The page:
• Patients who do better Lymphoepithelioma (LC about 90-100%) and undifferentiated carcinoma, younger, females.

OS with RT is about 60%. For early lesions, the LC is about 80%



  • Superfical persitence or recurrence (MGH)
  • 40 Gy EBRT in 20 fractions
  • 20 Gy in 2 applications to mucosal surface


  • Deep persistence or recurrence
  • EBRT > 60 Gy (0% OS-5 < 60 Gy vs 45% for > 60 Gy)
  • total mucosal dose ~ 125 Gy.
  • Complications worse for total doses > 100 Gy


  • SRT effective, lower risk than reported SRS [2]
  • 15-20 Gy with < 8 Gy to optic chiasm, brainstem and cavernous sinus

IMRT Re-irradiation DVH criteria[4]

  • 10 Gy and 10% for brainstem
  • 4 Gy & 5% for spinal cord
  • 8 Gy & 5% for optic nere and chiasm
  • 10 Gy and 5% for orbit
  • 10 Gy & 10% for temporal lobe


  • ototoxicity 10%
  • crainal neuropathy 10%
  • brain necrosis 7%
  • soft-tissue necrosis/fibrosis 3%


Study Pts, N LCR, % 5-Yr OS Complication, %
Hwang, 98 74 49 37 23
Yan, 83 162 14 23 34
Vikram, 86 15 61 55 20
Wang, 87 51 45 4
Pryzant, 92 53 35 21 15
Wei, 93 34 63 33 20

Metastatic (M1) NPC

  1. Cisplatin based chemotherapy (20% CR rates)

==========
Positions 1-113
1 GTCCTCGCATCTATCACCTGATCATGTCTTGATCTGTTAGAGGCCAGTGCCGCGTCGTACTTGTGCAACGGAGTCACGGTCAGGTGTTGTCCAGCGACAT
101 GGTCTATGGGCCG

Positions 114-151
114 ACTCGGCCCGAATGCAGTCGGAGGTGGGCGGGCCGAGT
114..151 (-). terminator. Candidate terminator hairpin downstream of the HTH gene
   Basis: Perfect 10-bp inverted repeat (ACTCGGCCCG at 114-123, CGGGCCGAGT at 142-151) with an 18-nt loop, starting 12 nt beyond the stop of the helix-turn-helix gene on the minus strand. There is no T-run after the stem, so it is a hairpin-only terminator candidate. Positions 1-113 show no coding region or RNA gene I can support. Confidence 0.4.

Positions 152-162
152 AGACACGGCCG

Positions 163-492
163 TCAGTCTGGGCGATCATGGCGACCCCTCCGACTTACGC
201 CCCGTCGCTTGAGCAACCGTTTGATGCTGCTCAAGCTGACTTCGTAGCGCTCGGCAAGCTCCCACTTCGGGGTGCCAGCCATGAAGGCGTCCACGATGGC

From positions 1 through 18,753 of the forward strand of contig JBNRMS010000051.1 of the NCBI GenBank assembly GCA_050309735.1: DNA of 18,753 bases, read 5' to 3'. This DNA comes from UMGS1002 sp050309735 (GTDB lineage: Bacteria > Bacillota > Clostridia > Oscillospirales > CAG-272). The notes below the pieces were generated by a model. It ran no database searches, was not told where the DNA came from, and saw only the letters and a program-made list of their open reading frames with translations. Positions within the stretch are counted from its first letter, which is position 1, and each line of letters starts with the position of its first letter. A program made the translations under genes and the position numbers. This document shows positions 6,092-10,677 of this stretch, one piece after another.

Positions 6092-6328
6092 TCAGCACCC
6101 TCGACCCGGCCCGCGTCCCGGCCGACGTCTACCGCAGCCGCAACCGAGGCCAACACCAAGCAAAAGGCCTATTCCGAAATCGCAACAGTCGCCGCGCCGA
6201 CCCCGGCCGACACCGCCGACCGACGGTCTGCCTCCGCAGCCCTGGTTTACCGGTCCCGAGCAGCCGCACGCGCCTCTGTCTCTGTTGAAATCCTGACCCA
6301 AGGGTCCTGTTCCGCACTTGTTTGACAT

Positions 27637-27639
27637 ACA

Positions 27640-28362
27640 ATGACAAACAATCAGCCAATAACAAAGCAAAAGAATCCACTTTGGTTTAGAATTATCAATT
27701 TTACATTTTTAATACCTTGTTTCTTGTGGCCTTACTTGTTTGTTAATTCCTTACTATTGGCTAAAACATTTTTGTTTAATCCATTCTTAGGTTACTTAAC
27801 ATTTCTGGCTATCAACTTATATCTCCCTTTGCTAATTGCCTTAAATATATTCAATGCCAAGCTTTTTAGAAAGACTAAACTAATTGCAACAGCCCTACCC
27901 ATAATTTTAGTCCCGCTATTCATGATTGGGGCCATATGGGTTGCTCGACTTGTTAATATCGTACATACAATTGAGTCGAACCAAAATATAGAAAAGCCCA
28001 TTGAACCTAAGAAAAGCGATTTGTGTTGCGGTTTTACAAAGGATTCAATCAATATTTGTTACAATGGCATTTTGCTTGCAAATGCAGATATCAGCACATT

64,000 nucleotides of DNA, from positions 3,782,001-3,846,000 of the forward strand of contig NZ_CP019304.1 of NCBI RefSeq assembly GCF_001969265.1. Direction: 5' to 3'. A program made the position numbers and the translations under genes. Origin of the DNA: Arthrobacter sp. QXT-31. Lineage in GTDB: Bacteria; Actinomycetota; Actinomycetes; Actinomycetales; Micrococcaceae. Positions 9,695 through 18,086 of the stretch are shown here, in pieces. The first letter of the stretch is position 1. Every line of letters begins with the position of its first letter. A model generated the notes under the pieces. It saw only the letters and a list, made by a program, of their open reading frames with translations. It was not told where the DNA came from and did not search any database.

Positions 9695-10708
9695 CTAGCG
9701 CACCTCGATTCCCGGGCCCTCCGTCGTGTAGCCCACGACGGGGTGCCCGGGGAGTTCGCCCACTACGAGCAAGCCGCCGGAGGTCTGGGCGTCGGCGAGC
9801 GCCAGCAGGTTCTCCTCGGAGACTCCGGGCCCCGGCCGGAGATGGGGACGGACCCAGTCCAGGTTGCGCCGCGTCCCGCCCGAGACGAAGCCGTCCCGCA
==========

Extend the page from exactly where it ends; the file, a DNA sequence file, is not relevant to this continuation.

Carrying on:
2. For patients with CR some institutions give definitive RT alone to H&N as 20% have long term survival.
1. Italian, 1988 (1979-83): PMID 3047335 — "Adjuvant chemotherapy with vincristine, cyclophosphamide, and doxorubicin after radiotherapy in local-regional nasopharyngeal cancer: results of a 4-year multicenter randomized study." Rossi A et al. J Clin Oncol. 1988 Sep;6(9):1401-10.
2. Guangzhou; 2007 (China)(1999-2005) PMID 17601682 — "Outcome of fractionated stereotactic radiotherapy for 90 patients with locally persistent and recurrent nasopharyngeal carcinoma." (Wu SX, Int J Radiat Oncol Biol Phys. 2007 Nov 1;69(3):761-9.)
3. Harvard; 1987 PMID 3597157 — "Re-irradiation of recurrent nasopharyngeal carcinoma—treatment techniques and results." Wang CC et al. Int J Radiat Oncol Biol Phys. 1987 Jul;13(7):953-6.
4. Chua; Reirradiation of nasopharyngeal carcinoma with intensity-modulated radiotherapy. Radiotherapy and Oncology 77 (2005): 290-294.